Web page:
We got slideshow of the day!

Screenshot of Slideshare

Since I posted our presentation on Mind Mapping for effective content management on Slideshare yesterday I woke to discover that

  1. “IWMW 2008, Aberdeen, Scotland” was the first “Spotlight” on our presentation sharing service of choice,

    and more remarkably that

  2. Our presentation was being featured as “Slideshow of the Day” on the homepage!

There have a few more developments resulting from delivering the presentation and posting it on Slideshare, but I’ll share those at a later date when things have been sorted out.

In the meantime, I’m heading to bed. It’s been a long, tiring, incredibly hot but satisfying trip to The Granite City for IWMW 2008.

Mind Mapping for effective content management

I’m currently in Aberdeen at the Institutional Web Management Workshop 2008 conference, blogging this during a presentation by someone at JISC. Because you can do that at a geeky conference without it looking rude!

There are currently about 30 delegates (including one of the joint chairs of the conference) sitting in front of their PC laptops, Macs and mobile devices checking e-mail, Twittering (you can read all the #iwmw2008-referenced tweets at http://twemes.com/iwmw2008), adding content to the conference Ning social-network site: http://iwmw2008.ning.com/ and probably a bunch of other stuff.


I’m just delighted to have connected to the Web via Eduroam, which allows users from participating institutions to connect to the network on another participating institution’s network.

So because Aberdeen and St Andrews both use Eduroam I am now able to connect to the Aberdeen WiFi connection using my St Andrews username and password. It’s a great system and I’m delighted that it works.

Mind you I had to install a piece of software from St Andrews that automatically configured my networking settings before it would work properly, and I was relieved that I’d been long-sighted enough to have saved that application to my flash drive just in case I ever needed it.

Today I needed it.

  • Install.
  • Reboot.
  • Connect.
  • Happy user.

Glorious Aberdeen

The weather is glorious! Too hot for me, I must admit … is it always like this in Aberdeen? I thought “Aberdeen … cold!” so I packed two jumpers and a couple of coats. It looks like I’ve come for a month, to the land of the Polar Bears.

I’ve been in shorts (and kilt) since I arrived.

Workshop presentation

Yesterday my colleague and I gave a 90 minutes workshop presentation entitled “Mind Mapping for effective content management” which introduced the concept of mind maps, showed why it was a good tool for use with Web projects and then gave a case study on how we used it in our university project to migrate 3,000+ Web pages into a new information architecture.

The slides are now available online at SlideShare: Mind Mapping for effective content management (and embedded above).

The workshop was really well attended, we had nearly 30 people packed into a small, stiflingly-hot tutorial room, and we both enjoyed sharing our experience and getting great feedback and questions from folks. But then it’s quite easy talking about something that you love doing and are passionate about.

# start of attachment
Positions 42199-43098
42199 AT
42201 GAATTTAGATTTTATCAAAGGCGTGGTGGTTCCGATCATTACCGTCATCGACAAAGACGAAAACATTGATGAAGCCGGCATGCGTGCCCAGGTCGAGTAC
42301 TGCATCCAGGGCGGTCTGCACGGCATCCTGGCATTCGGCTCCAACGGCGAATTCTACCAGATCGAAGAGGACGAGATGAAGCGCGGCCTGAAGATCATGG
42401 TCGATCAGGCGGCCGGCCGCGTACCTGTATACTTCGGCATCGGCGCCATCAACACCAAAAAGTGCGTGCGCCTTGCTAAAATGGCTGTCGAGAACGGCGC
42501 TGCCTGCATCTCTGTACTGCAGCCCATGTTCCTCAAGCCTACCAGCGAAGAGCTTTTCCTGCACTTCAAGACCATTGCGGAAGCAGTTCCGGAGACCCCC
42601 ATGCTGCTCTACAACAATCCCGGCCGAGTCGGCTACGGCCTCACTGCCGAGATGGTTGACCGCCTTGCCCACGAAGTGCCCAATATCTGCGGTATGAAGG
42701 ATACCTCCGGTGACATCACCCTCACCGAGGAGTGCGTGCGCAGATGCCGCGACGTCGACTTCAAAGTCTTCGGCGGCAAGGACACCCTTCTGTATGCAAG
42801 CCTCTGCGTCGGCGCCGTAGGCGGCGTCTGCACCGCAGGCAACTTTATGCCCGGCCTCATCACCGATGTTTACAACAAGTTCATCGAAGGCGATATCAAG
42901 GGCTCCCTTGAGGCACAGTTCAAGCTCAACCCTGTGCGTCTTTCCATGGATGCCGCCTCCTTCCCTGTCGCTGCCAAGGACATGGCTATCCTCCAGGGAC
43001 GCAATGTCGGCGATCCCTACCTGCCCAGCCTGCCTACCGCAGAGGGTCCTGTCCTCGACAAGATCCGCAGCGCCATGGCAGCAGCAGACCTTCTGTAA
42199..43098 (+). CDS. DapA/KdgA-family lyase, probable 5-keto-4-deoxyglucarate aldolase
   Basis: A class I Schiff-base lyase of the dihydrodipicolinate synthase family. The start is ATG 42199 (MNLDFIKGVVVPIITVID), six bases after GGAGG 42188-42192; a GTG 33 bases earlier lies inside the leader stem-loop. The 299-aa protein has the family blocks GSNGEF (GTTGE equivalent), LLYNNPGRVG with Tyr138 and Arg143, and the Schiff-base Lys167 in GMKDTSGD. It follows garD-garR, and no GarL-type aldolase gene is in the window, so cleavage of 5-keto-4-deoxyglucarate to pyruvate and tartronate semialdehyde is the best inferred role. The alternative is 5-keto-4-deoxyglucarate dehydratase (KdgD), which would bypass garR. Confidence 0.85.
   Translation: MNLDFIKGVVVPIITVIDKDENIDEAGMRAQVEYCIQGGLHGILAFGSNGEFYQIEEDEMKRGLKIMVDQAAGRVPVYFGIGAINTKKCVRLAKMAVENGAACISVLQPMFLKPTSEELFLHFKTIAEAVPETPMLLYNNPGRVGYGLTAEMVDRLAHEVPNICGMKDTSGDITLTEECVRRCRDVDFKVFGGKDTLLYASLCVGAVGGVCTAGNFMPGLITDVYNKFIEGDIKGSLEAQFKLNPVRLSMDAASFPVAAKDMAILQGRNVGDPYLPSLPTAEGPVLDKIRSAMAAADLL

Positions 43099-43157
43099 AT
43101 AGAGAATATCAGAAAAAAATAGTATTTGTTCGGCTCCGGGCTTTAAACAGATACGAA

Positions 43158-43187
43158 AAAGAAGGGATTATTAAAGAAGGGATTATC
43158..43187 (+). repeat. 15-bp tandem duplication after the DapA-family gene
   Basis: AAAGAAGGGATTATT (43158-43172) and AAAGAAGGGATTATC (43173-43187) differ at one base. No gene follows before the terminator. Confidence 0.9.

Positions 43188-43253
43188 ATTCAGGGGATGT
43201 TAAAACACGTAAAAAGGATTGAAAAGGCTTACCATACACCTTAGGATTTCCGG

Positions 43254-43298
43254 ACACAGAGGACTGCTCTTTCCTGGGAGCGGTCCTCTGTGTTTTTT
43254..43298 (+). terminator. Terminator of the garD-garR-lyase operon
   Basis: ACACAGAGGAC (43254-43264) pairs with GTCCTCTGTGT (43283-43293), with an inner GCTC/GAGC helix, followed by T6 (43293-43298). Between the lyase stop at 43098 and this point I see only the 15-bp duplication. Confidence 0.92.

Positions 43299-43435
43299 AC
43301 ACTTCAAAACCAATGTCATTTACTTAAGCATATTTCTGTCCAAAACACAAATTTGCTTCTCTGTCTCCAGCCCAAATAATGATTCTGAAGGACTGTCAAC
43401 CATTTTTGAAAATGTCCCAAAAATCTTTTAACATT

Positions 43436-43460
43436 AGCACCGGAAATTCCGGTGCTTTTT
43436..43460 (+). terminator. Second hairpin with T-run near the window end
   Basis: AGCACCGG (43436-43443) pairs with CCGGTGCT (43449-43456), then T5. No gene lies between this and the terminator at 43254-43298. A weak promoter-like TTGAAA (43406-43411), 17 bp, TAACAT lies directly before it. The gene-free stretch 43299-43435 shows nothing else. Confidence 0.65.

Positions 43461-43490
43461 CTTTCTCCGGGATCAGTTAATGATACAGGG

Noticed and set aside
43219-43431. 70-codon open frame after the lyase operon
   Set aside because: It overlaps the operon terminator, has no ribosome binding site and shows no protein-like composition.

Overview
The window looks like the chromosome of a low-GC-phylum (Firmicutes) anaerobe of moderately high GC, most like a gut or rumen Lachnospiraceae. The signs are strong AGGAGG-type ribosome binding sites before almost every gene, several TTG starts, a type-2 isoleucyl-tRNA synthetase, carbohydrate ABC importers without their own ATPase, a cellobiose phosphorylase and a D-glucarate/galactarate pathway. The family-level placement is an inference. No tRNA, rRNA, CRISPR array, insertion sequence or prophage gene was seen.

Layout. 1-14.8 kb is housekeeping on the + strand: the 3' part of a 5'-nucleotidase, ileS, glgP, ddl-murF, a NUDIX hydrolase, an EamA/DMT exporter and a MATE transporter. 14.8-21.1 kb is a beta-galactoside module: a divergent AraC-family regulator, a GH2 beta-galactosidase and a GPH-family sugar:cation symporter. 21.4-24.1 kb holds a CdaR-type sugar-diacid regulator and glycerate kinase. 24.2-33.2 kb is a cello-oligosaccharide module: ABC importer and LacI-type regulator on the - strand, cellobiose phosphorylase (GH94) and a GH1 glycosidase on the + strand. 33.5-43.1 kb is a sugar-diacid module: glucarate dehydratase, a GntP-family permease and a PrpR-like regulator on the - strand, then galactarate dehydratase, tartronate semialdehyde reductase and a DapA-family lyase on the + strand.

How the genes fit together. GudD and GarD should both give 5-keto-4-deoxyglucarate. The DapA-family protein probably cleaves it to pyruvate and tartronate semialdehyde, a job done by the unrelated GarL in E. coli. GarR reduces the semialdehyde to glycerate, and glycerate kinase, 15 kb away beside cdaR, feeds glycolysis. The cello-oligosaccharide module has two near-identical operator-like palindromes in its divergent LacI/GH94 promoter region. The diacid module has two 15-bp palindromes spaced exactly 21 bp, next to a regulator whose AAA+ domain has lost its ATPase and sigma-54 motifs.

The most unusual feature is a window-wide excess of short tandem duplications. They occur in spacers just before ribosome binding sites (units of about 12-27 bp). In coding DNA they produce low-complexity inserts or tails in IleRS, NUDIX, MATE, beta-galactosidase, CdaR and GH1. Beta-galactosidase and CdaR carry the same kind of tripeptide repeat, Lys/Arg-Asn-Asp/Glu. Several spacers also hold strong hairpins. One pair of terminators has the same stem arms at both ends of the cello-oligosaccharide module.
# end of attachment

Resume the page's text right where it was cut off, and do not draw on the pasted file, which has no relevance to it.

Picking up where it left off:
On reflection, both during and after, we realised that we could have presented some of the concepts much more clearly, or at least in a more step-by-step fashion. Particularly when we made the leap from auditing a website structure using mind maps to auditing the content of a Web page.

However, with only 90 minutes to play with I think we managed to pack in as much as we could, as well as we could. We even finished bang on time, not a second before or after.

And then we could relax and enjoy the rest of the conference.

Update: You can see Mike Whyment’s photo taken during our session on Flickr.

Mindjet MindManager 7 coming soon

Screenshot of Mindjet MindManager 7

One of my favourite and most-used applications is Mindjet MindManager 2002. I use it for everything, from planning websites and managing complex projects to helping to decide what to buy people for Christmas and reorganising my filing cabinet.

Mindmapping is a fabulous tool and of all the mindmapping applications that I’ve tried Mindjet‘s MindManager family of applications are by far my favourite. They are attractive, powerful and intuitive to use.

New version

The good news is that there is a major new version coming out this week: MindManager 7, which uses the new Microsoft ‘ribbon’ interface, also known as ‘Fluent UI‘.

I’ve said before on this blog that I’m a fan of the new Microsoft interface, as used in Office 2007, so I’m really looking forward to trying it within the context of mindmaps.

If you already have a previous version of MindManager you can buy an upgrade to version 6 (before 30 May) and you’ll automatically receive version 7 free. Needless to say I’ve already upgraded.

Try it

If you’ve never discovered mindmapping I urge you to download the MindManager trial and give it a go. At the university we used MindManager 2002 to manage and plan the migration of about 3,000 webpages very efficiently, and very effectively.

Also available

Other useful mindmapping resources that I’ve discovered recently include:

  • The Mindjet Blog

    This is the official Mindjet blog, which is as you might expect rather MindManager-centric.

  • The Mind Mapping Software Weblog

    It’s a blog. About mindmapping. Who would have thought?! It has a very comprehensive list of mindmapping applications available for all your favourite operating systems, as well as Web 2.0-style web-based applications.

  • Mindomo

    This is one of the few web-based mindmapping applications that I’ve tried, and I have to admit to being impressed. Never has distributed community mindmapping been so simple.

I’ll post a review of MindManager 2007 as soon as I’ve installed it and given it a whirl.